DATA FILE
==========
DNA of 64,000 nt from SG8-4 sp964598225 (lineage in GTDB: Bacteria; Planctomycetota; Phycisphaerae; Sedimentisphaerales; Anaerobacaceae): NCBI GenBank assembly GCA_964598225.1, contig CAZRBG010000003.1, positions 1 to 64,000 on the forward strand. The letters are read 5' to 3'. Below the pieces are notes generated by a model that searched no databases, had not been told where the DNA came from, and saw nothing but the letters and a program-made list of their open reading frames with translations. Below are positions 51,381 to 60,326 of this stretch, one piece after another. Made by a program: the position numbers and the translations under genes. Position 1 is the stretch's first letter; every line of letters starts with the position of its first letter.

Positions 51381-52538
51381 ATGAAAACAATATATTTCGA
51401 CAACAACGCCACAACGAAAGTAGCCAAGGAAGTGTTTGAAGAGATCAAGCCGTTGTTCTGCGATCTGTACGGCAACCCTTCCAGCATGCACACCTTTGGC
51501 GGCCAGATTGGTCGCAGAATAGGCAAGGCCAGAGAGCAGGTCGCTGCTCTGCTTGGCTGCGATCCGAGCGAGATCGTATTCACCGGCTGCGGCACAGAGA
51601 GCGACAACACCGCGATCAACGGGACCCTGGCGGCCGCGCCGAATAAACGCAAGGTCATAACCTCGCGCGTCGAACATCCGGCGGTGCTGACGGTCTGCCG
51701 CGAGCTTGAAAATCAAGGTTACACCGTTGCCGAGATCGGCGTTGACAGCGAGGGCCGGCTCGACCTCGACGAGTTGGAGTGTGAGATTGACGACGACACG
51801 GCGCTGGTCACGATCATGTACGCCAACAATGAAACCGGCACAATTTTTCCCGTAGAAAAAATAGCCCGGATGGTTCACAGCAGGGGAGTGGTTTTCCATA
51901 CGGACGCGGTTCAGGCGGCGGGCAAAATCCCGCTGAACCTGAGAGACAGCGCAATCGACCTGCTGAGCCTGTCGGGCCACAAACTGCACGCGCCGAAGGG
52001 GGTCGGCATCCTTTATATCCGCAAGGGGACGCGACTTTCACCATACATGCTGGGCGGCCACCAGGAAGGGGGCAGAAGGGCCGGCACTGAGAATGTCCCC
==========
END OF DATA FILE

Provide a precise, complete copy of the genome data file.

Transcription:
DNA of 64,000 nt from SG8-4 sp964598225 (lineage in GTDB: Bacteria; Planctomycetota; Phycisphaerae; Sedimentisphaerales; Anaerobacaceae): NCBI GenBank assembly GCA_964598225.1, contig CAZRBG010000003.1, positions 1 to 64,000 on the forward strand. The letters are read 5' to 3'. Below the pieces are notes generated by a model that searched no databases, had not been told where the DNA came from, and saw nothing but the letters and a program-made list of their open reading frames with translations. Below are positions 51,381 to 60,326 of this stretch, one piece after another. Made by a program: the position numbers and the translations under genes. Position 1 is the stretch's first letter; every line of letters starts with the position of its first letter.

Positions 51381-52538
51381 ATGAAAACAATATATTTCGA
51401 CAACAACGCCACAACGAAAGTAGCCAAGGAAGTGTTTGAAGAGATCAAGCCGTTGTTCTGCGATCTGTACGGCAACCCTTCCAGCATGCACACCTTTGGC
51501 GGCCAGATTGGTCGCAGAATAGGCAAGGCCAGAGAGCAGGTCGCTGCTCTGCTTGGCTGCGATCCGAGCGAGATCGTATTCACCGGCTGCGGCACAGAGA
51601 GCGACAACACCGCGATCAACGGGACCCTGGCGGCCGCGCCGAATAAACGCAAGGTCATAACCTCGCGCGTCGAACATCCGGCGGTGCTGACGGTCTGCCG
51701 CGAGCTTGAAAATCAAGGTTACACCGTTGCCGAGATCGGCGTTGACAGCGAGGGCCGGCTCGACCTCGACGAGTTGGAGTGTGAGATTGACGACGACACG
51801 GCGCTGGTCACGATCATGTACGCCAACAATGAAACCGGCACAATTTTTCCCGTAGAAAAAATAGCCCGGATGGTTCACAGCAGGGGAGTGGTTTTCCATA
51901 CGGACGCGGTTCAGGCGGCGGGCAAAATCCCGCTGAACCTGAGAGACAGCGCAATCGACCTGCTGAGCCTGTCGGGCCACAAACTGCACGCGCCGAAGGG
52001 GGTCGGCATCCTTTATATCCGCAAGGGGACGCGACTTTCACCATACATGCTGGGCGGCCACCAGGAAGGGGGCAGAAGGGCCGGCACTGAGAATGTCCCC